With the Bloomberg administration's proposed capital-spending budget for schools up for the City Council's consideration, lawmakers are taking a novel approach: Rather than vote yes or no, they are asking for a change in state law that would give them more power to revise it. The change could not actually be marshaled through Albany in time for this year's capital budget, but it does send a signal that city lawmakers are interested in conducting more oversight over the public schools. Council Speaker Christine Quinn said that the council aims to have the same kind of input into the city's school capital budget as it has in the Department of Education's operating budget. Each spring, the council negotiates changes in that budget. Sometimes, those changes are substantial, such as last year, when the council won the restoration of $129 million in school funds. But on school construction, the council must vote simply yes or no on a plan that contains hundreds of individual projects. The plan has been a popular target for advocates who have said it doesn't come close to meeting the city's need for more school buildings. It has also made an attractive target for elected officials, especially in Manhattan, where parents have been strenuously protesting school crowding.
The state Senate ground to a standstill on the question of who should control the city's public schools this week, but a consensus among members of the Assembly looks like it will be easier to come by — and it could come soon. Assembly Speaker Sheldon Silver told New York City members this week that he will hold the Assembly Democrats' first conference on the issue next week, according to a member who was there, Mark Weprin of Queens. The conference will kick off formal talks within the Democratic conference about whether to reauthorize, revise, or scrap the 2002 law that granted control of the city's public schools to the mayor. Several Assembly members are already putting together legislation on the subject, much of it influenced by the constellation of advocacy groups that are bombarding Albany this week. A slew of Assembly members are standing behind recommendations put out by the Campaign for Better Schools, while bills in line with the recommendations of Betsy Gotbaum's commission on school governance and the Parent Commission on School Governance are said to be on the way. Assemblyman Alan Maisel of Brooklyn today introduced a bill, backed by the city principals' union, that would beef up the power of superintendents. But the conference would be the first chance for Democrats to try to work out a consensus on the issue. The bills currently in circulation clash with each other on several points. More importantly, they also clash with the position of the powerful speaker, Silver, who supports giving the mayor a majority of appointees on the citywide school board.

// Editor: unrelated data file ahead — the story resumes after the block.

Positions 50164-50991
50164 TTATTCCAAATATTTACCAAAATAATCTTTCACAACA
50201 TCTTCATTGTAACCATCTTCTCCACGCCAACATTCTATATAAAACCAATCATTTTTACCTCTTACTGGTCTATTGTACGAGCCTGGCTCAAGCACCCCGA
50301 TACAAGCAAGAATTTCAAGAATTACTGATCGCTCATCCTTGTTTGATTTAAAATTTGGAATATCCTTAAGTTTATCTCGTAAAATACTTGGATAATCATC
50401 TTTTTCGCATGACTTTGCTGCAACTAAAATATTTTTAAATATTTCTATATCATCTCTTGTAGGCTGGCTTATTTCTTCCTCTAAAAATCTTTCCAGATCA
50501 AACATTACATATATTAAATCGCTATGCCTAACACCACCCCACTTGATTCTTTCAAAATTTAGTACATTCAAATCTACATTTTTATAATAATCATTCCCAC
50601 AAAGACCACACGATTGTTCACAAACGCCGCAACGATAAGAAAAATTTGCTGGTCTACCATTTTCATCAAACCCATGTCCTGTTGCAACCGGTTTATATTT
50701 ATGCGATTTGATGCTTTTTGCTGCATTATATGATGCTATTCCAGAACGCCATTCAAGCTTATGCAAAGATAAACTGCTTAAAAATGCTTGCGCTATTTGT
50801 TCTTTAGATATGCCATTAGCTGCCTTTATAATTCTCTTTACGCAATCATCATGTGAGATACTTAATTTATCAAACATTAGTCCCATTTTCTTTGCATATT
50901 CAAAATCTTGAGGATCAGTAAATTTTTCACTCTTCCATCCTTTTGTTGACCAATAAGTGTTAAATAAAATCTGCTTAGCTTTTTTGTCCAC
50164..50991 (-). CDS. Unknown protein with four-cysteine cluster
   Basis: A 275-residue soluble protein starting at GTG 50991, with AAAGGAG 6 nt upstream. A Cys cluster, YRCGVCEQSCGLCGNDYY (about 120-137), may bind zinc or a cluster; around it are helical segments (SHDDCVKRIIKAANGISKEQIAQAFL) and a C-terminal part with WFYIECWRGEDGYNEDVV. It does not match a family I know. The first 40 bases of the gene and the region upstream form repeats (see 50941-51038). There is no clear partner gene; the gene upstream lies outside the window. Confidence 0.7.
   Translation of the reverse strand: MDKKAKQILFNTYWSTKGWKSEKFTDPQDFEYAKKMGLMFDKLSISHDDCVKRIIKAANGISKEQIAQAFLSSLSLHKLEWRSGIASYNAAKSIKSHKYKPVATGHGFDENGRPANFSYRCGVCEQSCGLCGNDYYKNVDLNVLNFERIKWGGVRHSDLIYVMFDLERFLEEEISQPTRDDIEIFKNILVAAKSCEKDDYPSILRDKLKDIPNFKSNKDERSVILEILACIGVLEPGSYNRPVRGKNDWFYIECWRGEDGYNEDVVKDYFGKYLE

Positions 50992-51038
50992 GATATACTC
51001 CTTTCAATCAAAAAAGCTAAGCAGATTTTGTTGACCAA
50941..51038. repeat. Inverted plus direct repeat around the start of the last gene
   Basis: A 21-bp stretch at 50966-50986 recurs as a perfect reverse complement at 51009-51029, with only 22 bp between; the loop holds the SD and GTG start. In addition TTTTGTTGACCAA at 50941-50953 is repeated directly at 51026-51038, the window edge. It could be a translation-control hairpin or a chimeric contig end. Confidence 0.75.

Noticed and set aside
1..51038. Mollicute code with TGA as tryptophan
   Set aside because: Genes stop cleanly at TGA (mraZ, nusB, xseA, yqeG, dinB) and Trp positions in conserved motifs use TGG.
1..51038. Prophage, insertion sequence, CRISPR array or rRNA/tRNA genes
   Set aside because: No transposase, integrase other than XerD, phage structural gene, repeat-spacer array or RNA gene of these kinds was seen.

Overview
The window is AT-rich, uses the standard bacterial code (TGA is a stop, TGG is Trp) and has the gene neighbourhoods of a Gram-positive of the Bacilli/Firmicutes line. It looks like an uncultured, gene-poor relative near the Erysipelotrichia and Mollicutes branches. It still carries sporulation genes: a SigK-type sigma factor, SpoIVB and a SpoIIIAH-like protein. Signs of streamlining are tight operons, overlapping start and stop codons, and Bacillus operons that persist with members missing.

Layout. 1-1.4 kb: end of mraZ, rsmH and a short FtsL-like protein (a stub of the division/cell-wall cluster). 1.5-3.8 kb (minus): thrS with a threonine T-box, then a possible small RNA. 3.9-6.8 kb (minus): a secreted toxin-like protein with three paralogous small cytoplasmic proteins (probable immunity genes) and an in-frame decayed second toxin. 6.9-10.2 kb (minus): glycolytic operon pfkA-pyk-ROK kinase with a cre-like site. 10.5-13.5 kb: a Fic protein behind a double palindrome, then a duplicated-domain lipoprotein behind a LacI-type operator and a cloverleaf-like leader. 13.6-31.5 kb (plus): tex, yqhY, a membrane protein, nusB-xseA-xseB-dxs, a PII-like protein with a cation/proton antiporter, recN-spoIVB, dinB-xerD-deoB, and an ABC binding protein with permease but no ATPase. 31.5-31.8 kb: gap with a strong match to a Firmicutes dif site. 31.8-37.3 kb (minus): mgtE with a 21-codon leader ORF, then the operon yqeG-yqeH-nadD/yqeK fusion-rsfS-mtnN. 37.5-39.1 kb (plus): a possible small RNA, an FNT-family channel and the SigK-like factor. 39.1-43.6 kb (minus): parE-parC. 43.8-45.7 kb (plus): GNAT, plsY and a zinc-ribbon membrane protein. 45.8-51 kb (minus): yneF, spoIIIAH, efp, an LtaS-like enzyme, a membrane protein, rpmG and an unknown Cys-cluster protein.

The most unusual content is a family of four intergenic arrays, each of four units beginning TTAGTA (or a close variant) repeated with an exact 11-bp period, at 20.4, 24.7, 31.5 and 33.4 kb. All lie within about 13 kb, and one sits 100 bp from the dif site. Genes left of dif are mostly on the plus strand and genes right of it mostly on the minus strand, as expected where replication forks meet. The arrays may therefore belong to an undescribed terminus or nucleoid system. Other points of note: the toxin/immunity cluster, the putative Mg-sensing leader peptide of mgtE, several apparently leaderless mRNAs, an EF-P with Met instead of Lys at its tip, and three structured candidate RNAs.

I've been skeptical of New York City's Teacher Data Initiative for some time. As I've commented previously here and here, I see few ways in which the Teacher Data Reports produced via a value-added assessment of student performance on state math and ELA tests could actually lead to better teaching. What the Teacher Data Reports do is rank teachers, and they're not even very good at that, given the unreliability of student performance. Lurking in the background is the fear that the Teacher Data Reports will be used to evaluate teachers. "Absolutely not," is the steady refrain from Chancellor Joel Klein. "The Teacher Data Reports are not to be used for evaluation purposes. That is, they won't be used in tenure determinations or the annual rating process," wrote Chancellor Klein and UFT President Randi Weingarten, in a joint letter last October. I think that this is the primary purpose of the Teacher Data Reports, but they are being cloaked in rhetoric that describes them as a professional development tool. It turns out that there's a smoking gun. Today's New York Times feature story on Chancellor Joel Klein makes mention of a recently-published book by Terry Moe and John Chubb for which he wrote a book-jacket blurb, entitled "Liberating Learning: Technology, Politics and the Future of Education." The book has a brief section on New York City, drawn, a footnote tells us, from the public record and an interview with Deputy Chancellor Chris Cerf. Here's what Moe and Chubb write: